Seth Till | Poetry
Over 50 years have passed
since the charcoal cracks of earth painted
your father’s lungs black as the void
of funds that pushed him away from a wife
and seven children and into the mines.
Black without the whites and grays filling gaps
like the photo portrait on our non-functioning electric fireplace,
of the grandfather I never knew,
The patriarch you knew briefly in flesh
and forever in abstractions.
He stands proud in a presumably green
field, in a presumably pastel flannel.
Now, 52 years after you became five and fatherless,
insistent murmurs creep from the closed captioning
on this McDonald’s TV. “Coal mining brings jobs.”
Have they ever met a single mother of seven?
Have you told them about the crowded buses,
the dozens of strangers playing a collective surrogate
for the four hours to Wrigley because your father
was two years decomposed?
A dirt-covered fleeting memory in the cheapest available coffin.
Buried without a ball and mitt, but a son
bouncing a ball off of the headstone.
Do they share your experience
of drunkenly chasing their four children through a Toys “R” Us?
A shape-shifter stuck in the uncertainty of what
fatherhood is. Just grasping at torn Polaroids of air
breathed in with once-pink lungs.
Brief Conversation at a Bad Party with a Casual Acquaintance Who Committed Suicide Two Weeks Later
The bass dropped on some shitty dubstep song,
and as my LSD-dipped friends went on about the wobble,
or whatever the fuck they call it, I stumbled past
sweaty bodies and incense smoke onto the rickety back porch.
After I downed a Budweiser in hopes of becoming less aware
of the way my glasses slid down my nose and the sweat glued my shirt to my skin,
I noticed a vaguely familiar young man smoking under loosely hung Christmas lights.
His frizzy blonde hair went all the way down to the inverted
pentagram on his ratty Slayer T-shirt, thick-rimmed glasses sliding
down his double pierced nose.
When he saw me slip out the sliding door, he gave me a nod
before taking a drag, and I couldn’t help
but ask, “Did we go to high school together or something?”
“I don’t know, probably,” he said. It was enough
to quell my curiosity. As I lit my own cigarette, I motioned to his shirt,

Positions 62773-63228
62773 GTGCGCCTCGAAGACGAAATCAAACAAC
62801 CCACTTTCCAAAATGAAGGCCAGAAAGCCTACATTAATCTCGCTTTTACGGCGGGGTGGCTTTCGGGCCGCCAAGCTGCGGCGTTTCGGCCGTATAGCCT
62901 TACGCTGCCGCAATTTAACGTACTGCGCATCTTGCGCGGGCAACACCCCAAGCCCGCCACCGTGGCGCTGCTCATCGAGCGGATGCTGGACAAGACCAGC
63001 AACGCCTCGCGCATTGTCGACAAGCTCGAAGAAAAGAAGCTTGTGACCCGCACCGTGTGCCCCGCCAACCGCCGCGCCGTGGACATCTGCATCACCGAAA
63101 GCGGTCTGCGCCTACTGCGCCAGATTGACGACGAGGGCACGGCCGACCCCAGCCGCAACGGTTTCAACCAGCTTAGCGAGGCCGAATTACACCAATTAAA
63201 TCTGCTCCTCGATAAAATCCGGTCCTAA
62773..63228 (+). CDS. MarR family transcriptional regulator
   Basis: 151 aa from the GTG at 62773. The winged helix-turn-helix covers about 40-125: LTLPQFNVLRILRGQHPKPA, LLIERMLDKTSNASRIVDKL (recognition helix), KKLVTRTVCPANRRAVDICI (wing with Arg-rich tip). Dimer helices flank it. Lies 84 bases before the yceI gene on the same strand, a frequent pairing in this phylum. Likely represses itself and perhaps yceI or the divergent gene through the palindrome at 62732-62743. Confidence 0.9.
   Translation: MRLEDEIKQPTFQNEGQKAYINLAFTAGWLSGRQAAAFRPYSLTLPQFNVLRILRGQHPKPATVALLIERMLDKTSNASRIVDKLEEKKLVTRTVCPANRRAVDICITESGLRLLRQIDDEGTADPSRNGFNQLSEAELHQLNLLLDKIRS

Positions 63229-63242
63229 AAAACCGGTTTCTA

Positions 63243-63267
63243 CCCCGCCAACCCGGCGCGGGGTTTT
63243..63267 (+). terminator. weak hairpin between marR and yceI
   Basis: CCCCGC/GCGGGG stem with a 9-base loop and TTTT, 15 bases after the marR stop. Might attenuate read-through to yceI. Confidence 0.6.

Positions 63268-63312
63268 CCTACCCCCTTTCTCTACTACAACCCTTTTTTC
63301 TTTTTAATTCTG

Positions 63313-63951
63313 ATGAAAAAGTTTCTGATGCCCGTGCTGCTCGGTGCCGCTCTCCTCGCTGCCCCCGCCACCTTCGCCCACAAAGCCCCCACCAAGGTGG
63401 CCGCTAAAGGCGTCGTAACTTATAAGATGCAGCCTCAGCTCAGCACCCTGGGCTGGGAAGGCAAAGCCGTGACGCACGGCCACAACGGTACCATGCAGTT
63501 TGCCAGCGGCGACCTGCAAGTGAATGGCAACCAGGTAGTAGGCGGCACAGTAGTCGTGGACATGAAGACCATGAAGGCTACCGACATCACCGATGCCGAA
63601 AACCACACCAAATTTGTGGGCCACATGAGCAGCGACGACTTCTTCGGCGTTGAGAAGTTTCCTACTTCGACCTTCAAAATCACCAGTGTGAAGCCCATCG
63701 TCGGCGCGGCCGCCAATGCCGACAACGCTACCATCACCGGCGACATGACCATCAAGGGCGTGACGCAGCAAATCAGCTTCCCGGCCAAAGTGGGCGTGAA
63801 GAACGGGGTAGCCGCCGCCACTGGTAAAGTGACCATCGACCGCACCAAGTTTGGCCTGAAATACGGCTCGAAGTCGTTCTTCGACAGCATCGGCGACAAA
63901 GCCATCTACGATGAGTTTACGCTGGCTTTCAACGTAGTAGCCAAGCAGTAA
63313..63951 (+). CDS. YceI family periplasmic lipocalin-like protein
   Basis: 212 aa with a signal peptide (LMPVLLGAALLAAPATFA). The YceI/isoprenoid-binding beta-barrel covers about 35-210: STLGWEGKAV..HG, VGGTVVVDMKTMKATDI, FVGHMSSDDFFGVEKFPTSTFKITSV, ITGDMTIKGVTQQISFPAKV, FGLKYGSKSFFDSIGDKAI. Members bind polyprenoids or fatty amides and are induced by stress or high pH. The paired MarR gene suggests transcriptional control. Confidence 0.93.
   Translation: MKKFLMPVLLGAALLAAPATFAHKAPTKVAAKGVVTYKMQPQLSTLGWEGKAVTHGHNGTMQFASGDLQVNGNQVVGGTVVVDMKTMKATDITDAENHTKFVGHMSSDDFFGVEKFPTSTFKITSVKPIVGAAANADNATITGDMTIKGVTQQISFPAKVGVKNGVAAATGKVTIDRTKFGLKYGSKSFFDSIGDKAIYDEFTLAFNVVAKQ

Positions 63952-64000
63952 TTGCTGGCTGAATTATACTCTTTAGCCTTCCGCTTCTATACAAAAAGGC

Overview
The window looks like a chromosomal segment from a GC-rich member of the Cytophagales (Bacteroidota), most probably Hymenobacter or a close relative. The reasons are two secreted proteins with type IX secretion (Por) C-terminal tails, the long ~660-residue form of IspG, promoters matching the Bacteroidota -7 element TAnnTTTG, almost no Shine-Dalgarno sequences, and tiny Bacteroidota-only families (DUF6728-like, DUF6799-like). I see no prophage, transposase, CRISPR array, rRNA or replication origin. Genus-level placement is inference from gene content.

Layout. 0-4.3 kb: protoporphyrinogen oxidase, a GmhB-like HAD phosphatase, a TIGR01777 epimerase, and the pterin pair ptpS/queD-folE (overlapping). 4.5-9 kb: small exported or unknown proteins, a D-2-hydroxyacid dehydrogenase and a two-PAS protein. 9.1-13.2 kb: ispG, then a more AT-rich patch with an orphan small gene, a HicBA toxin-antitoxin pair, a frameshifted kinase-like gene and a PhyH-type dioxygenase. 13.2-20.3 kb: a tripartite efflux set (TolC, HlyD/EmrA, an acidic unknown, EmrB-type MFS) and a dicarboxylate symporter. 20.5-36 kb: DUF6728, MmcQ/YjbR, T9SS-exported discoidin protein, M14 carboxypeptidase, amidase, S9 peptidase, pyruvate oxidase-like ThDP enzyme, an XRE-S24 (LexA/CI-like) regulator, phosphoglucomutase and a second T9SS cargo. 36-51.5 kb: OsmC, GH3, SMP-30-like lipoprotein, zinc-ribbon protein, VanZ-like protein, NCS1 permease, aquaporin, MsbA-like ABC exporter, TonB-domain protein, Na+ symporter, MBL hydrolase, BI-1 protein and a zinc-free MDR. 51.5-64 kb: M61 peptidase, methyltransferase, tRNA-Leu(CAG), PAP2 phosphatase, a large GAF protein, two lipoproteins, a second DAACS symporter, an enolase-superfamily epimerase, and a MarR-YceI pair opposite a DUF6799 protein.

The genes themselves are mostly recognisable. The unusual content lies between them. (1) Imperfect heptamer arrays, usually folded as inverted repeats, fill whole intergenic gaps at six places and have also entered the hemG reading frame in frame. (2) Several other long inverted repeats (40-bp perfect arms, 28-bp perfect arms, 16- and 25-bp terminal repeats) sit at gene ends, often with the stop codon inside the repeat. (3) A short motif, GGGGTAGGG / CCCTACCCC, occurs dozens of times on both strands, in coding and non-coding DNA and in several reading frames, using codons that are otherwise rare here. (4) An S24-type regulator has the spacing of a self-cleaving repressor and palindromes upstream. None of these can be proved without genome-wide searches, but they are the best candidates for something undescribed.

“If you’re waiting for ‘em to play ‘Raining Blood’ in there, I got bad news.”
He smirked before joking, “Man, I didn’t think hippies could like anything shittier
than the Dead, but this EDM trash makes Jerry Garcia look like Bob Dylan.”
Laughing, I opened my fourth beer of the night, and said,
“Right? You can always just drink until it’s less annoying.”
He looked down at his hand and fidgeted
with the band on his ring finger, spinning and sliding, as he said,
“Had to quit,” his nervous laughter gave in to a violent coughing fit
before going on, “Wife says she’d leave me if I didn’t.
Still get dragged to these dumb fuckin’ parties though.”
I took a close look and it clicked; we did go to school together.
He got a varsity cheerleader pregnant junior year.
They both dropped out, and the rumor was that they got
a courthouse wedding and ditched town. Florida, maybe.
I thought about bringing it up,
giving him some well-meaning shit,
as if I had any room to talk life choices
after spending the last two years working minimum wage
and drinking myself half to death
so I just said,
“You gotta be what, twenty? Pretty young to be someone’s husband.”
“Someone’s Dad too. Shit you not.”
“Goddamn, that’s gotta be rough, man.”
He pulled a box of Marlboro Reds from the pocket of his leather jacket,
and opened it to see that he was all out. “You mind if I bum one off you?”
I obliged and warned him I smoke menthols.
He took one anyway, “As long as it’s got tobacco in it, I don’t care.”
We both sparked up at the same time, and with a
shit-eating grin I joked, “Those things’ll kill you, ya know?”
He took a long drag and exhaled, the smoke working
with the cloud cover to filter the dim starlight,
“Isn’t that the point?”
Seth Thill is a fourth year English major at the University of Northern Iowa. He has been published in Into the Void, The Scene and Heard, Inner Weather, and various anthologies.
Image Credit: CDC/Barbara Jenkins, NIOSH